“Recession risk is definitely rising,” said Zhiwei Ren, a portfolio manager at Penn Mutual Asset Management. “You have a weakening economy and a hawkish Fed. It’s not too hard to be a little bit more pessimistic about asset prices.”
Mr. Ren said he has been betting against the S&P 500 through the futures market and has grown more cautious in his bond investments too, favoring higher-rated corporate bonds rather than riskier ones.
One source of refuge for anxious investors has been shares of dividend-paying companies, which promise a steady stream of cash even as share prices fluctuate. Some traders are betting that cushion might be about to take a hit as well.
In the derivatives market, futures tied to stock dividends show investors expect S&P 500 dividends will decline in 2023, according to analysts at Goldman Sachs. Dividends from the benchmark index haven’t fallen from one year to the next outside of a recession during the past 60 years, they said.
The futures market is pricing S&P 500 dividends per share at $64.55 this year, but only $60.60 in 2023, implying a drop of about 6%, according to Goldman Sachs.
Some investors see fear about the economy reflected in the recent decoupling of stocks and bonds. The markets had fallen in tandem for much of the year as high inflation and expected interest-rate increases damped their appeal. But the yield on the benchmark 10-year US Treasury note reached a peak about two weeks ago and has since fallen as bond prices have risen. That suggests concerns about growth are starting to outweigh inflation worries, leading some traders to reach for safety.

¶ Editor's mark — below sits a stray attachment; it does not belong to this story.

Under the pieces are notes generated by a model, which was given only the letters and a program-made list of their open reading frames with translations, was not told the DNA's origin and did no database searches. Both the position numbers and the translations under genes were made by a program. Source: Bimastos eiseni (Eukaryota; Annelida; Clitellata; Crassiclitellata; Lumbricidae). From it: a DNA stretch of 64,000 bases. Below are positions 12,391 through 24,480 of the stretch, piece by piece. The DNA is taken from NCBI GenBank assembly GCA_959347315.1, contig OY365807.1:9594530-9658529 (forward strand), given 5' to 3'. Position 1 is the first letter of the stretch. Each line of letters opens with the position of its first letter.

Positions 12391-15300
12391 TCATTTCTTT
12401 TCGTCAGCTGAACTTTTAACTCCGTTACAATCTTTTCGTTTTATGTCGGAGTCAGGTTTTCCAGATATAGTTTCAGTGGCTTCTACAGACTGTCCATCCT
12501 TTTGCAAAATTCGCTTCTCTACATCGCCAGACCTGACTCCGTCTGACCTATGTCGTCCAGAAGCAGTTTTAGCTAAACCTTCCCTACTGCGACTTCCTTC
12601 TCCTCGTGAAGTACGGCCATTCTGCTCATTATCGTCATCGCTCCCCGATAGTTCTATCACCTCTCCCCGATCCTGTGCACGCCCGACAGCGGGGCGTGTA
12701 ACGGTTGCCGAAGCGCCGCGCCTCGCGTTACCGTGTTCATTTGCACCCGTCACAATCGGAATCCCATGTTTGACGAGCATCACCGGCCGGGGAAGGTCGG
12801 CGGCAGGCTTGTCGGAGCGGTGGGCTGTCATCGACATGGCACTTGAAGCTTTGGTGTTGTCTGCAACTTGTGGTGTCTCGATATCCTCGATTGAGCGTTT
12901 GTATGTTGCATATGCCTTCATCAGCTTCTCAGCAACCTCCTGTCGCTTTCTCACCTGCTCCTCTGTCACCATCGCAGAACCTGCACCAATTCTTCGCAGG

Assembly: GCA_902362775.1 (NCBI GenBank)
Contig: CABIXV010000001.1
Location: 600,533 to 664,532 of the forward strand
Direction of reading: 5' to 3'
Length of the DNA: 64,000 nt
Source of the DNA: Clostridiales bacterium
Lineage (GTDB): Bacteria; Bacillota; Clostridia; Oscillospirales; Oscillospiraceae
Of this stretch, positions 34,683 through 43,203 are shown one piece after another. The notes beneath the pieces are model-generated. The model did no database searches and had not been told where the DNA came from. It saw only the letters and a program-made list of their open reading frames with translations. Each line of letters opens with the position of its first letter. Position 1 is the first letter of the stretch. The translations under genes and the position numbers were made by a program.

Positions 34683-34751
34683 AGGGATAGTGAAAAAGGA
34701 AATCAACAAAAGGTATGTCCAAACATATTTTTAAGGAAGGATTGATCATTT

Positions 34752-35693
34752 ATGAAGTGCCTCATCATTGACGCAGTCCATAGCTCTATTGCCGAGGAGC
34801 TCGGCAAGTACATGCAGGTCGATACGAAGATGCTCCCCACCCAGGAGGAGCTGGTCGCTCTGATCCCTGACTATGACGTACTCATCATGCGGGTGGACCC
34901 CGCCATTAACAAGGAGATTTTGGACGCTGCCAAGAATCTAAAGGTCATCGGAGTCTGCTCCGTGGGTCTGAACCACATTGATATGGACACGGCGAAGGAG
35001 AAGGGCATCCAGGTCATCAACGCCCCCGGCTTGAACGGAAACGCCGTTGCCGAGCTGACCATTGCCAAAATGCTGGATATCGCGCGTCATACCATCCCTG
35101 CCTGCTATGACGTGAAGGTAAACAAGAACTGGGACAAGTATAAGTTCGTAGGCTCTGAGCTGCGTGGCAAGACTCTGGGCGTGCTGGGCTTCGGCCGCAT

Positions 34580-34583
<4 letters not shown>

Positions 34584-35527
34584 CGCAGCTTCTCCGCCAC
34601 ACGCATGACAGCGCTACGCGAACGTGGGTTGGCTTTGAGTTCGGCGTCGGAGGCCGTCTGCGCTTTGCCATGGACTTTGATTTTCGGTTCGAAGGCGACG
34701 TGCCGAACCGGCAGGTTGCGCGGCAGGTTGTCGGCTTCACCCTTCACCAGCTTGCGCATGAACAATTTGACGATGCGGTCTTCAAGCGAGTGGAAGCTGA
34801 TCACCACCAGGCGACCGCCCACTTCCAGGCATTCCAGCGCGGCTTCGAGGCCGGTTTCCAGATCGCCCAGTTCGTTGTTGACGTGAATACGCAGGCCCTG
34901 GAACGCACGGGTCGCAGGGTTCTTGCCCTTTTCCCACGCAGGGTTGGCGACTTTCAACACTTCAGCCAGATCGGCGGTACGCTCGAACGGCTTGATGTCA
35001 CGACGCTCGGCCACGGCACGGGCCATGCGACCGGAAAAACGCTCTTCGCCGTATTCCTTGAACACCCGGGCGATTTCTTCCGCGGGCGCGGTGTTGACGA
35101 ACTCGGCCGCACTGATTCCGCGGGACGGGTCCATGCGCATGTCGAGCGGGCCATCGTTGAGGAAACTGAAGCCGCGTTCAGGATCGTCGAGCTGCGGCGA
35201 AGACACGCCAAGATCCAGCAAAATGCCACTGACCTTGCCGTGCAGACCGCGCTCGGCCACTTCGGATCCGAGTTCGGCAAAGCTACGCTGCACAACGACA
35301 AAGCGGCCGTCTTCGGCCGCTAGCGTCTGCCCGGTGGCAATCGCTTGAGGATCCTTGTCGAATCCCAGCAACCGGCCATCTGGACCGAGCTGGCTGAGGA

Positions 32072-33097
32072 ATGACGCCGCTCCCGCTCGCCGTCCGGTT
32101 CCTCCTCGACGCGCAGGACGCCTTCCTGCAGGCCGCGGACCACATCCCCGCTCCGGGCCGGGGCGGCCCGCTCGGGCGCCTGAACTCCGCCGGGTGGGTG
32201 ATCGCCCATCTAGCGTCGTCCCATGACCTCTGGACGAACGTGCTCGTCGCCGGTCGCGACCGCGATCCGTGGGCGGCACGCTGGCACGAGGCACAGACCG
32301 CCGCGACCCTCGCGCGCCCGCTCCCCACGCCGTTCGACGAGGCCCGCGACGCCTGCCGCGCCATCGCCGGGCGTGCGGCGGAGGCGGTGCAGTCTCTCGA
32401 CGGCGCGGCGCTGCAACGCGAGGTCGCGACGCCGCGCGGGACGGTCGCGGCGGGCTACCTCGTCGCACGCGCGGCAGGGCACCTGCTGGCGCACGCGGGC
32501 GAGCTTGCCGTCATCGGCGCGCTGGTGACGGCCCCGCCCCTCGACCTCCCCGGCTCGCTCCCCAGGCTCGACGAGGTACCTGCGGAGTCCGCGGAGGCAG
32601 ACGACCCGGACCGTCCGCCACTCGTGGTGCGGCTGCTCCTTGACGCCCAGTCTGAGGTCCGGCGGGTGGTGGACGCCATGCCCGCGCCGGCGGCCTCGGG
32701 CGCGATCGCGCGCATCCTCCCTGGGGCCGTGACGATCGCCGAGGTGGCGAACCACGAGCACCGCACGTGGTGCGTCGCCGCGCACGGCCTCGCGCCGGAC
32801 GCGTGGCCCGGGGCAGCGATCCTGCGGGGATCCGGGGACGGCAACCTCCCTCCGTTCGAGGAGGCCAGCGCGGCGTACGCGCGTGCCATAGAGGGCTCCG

Meanwhile, prices of industrial metals such as copper and nickel—which typically benefit from a boom in manufacturing activity and a strong economy—have fallen 13% and 42%, respectively, from highs hit in March.
Within the stock market, traditionally defensive groups such as utilities and healthcare have been holding up better than the broader market, another sign that investors are reaching for safety. The S&P 500’s utilities sector is up 0.3% this month and the healthcare group is off 0.5%, while the broad index has dropped 5.6%.